In that report, Sinha had pointed out that even as far back as 1947, Pakistan wanted Assam incorporated in East Pakistan (as the eastern province that subsequently became Bangladesh was known). Only the opposition of regional leaders thwarted that transfer, but the matterrankled with Pakistani leaders who equated it as a dispute nearly as important as the Kashmir dispute. Zulfikar Ali Bhutto is known to have claimed that Pakistan had “very good claims” over Assam and some districts adjacent to East Pakistan.

Sinha’s report noted that even the father of the Bangladeshi revolution, Sheikh Mujibur Rahman, whom India helped to liberate Bangladesh in1971, had expressed a covetous desire for Assam, given its forest and mineral resources. “No matter how friendly our relations withBangladesh,” Sinha had warned, “we can ill-afford to ignore the dangers inherent in a demographic invasion from that country.”For his efforts, Sinha was pilloried by the Congress and the CPM and accused of stoking communal tension. Some 22 Congress MPs wrote to the President asking for Sinha’s recall.

Sinha’s concern all along, as a military strategist, was that the whole of India’s north-eastern region was connected to the rest of India by a “chicken neck corder” which, if cut off, would effectively isolate the region. He feared that the influx of illegal infiltrators was turning lower Assam districts– particularly Dhubri and Goalpara – into a Muslim-majority region, and that it would be only a matter of time before they demanded merger with Bangladesh as part of a ‘Greater Bangladesh project’. “The loss of lower Assam will sever the entire land mass of the northeast from the rest of India and the rich natural resources of that region will be lost to the natin,” Sinha had observed. In the decade and more since then, the plot has played out exactly as Sinha has predicted, and has been borne out by Census statistics over time, but most political parties have been blind to the security and social threats arising therefrom.
The irony is that the Indian Muslims in Assam, for all their religious affinity with the illegal Bangladeshi Muslim infiltrators, lose just as much from the influx as the other native people of Assam. The illegal infiltrators compete for the same manual work – as rickshaw pullers and in theconstruction and other industries. And being somewhat more desperate for jobs, they are considered more industrious. And if they manage to procure illegal citizenship documents in the black market, as often happens, the illegal infiltrators even have access to work under the NREGA programme and services under the National Rural Health Mission.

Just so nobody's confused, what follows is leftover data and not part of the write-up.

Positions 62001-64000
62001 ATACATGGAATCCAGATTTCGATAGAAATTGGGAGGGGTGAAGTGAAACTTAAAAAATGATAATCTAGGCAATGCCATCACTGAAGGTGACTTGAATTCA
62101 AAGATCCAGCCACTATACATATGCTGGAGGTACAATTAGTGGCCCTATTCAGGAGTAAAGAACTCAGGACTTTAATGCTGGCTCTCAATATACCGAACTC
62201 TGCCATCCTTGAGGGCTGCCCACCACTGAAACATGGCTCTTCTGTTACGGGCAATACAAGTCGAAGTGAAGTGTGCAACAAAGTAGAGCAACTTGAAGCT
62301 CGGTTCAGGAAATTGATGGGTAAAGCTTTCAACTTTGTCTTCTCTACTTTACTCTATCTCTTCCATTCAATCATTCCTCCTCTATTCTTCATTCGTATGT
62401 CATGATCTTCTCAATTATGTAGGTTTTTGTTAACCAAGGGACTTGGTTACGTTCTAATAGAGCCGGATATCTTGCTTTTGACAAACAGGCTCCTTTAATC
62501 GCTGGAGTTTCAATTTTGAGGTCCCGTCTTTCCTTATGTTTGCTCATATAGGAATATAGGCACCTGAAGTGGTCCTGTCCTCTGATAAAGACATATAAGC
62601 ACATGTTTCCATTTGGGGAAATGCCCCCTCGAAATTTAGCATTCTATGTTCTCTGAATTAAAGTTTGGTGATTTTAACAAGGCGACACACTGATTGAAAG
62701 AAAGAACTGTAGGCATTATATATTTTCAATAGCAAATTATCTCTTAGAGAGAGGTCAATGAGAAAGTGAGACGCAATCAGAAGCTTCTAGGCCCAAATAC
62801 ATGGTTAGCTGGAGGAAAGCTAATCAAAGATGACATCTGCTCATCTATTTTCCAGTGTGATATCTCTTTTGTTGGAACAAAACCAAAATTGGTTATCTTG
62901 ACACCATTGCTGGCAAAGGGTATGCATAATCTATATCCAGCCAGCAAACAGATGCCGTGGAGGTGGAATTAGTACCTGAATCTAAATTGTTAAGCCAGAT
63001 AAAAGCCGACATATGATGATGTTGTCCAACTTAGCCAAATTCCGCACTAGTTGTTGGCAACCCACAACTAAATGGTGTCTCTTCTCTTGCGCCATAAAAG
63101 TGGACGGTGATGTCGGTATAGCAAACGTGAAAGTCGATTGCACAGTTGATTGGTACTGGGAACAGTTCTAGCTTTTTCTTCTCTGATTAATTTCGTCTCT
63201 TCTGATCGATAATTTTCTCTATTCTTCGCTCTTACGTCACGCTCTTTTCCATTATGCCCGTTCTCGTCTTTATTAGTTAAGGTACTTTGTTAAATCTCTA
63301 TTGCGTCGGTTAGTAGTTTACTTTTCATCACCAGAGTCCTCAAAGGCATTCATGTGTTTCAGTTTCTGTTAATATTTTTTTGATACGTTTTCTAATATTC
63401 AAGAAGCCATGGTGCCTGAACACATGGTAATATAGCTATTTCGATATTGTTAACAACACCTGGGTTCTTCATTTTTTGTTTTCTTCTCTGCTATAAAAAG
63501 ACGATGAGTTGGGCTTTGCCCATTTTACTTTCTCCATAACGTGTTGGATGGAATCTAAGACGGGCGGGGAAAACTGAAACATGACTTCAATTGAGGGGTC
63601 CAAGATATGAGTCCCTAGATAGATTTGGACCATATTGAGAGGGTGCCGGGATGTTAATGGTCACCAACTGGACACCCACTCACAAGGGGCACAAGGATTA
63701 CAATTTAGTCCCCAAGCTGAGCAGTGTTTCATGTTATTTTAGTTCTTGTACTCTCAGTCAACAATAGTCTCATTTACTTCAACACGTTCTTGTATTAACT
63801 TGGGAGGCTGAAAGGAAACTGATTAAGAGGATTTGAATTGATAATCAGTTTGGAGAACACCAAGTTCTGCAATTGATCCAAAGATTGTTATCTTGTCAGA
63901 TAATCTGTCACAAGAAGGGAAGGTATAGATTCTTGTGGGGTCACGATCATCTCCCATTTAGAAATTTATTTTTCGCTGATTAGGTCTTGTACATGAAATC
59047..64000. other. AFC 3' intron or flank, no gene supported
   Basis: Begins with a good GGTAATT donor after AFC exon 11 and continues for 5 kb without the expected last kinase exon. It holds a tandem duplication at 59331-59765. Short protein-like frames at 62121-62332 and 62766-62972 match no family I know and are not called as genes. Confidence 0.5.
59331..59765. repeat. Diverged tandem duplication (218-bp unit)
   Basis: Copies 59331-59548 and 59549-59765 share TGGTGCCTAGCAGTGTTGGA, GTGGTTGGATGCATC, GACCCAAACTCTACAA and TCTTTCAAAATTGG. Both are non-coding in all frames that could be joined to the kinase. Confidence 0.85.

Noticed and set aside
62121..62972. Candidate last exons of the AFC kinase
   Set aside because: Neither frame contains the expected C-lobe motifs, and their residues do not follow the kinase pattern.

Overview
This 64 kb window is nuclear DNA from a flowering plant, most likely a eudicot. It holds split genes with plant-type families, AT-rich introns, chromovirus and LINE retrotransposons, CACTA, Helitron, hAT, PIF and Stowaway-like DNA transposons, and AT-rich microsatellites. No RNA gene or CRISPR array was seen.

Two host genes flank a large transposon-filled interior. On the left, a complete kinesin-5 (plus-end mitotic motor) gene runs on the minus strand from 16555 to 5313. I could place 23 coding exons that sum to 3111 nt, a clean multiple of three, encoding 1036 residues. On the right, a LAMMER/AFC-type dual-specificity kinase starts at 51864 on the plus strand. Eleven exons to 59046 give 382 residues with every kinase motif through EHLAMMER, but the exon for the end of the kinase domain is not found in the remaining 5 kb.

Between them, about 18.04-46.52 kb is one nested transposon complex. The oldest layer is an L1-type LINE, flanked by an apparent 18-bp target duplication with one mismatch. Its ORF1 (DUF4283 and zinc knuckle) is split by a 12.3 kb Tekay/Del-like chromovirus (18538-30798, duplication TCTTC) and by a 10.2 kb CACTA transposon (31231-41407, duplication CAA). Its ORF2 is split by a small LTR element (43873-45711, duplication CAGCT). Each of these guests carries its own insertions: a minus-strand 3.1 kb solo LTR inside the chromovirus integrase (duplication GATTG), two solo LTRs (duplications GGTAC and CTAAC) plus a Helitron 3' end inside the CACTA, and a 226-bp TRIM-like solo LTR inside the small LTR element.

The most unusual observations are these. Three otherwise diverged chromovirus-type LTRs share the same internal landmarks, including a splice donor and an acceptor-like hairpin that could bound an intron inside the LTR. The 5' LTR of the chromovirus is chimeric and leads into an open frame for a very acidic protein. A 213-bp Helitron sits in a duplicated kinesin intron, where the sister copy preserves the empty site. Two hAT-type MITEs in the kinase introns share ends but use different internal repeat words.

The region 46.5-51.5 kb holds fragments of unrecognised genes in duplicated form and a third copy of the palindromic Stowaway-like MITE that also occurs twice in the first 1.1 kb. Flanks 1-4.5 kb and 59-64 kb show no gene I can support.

Yet, political parties are reluctant to so much as have an honest conversation on this issue. On the other hand, the argument has been made that there may even be an acceptable level of illegal infiltration from Bangladesh on the ground that they add to the cheap labour pool in India. This argument is specious on at least two counts. For one, India isn’t exactly lackingin unskilled labour force, given the vast numbers that still live in abject poverty in both rural and urban areas. If it weren’t for rural employment guarantee schemes that have driven wage price inflation, there would still be an abundance of cheap labour. And now, illegal Bangladeshiinfiltrators have even begun to access these schemes and health services, driving up the cost of service delivery.

For another, even if it’s an overstatement that every illegal infiltrators is a potential security threat, the presence of millions of such infiltrators—who effectively remain off the radar of the official agencies—is a recipe for disaster.

Even if it is the case that the riots in Kokrajhar, which have since spread to other districts were not directly perpetrated by illegal infiltrators, their unchecked entry in the millions over time has played an undeniable role in sharpening religious and ethnic polarisation in Assam andother States in the northeastern region. To live in continued denial over this will only stoke the tensions even further.

Right now, the immediate need is for calm to be restored, but the longer a mature discussion on the underlying problem is delayed, the bigger and more serious will it get.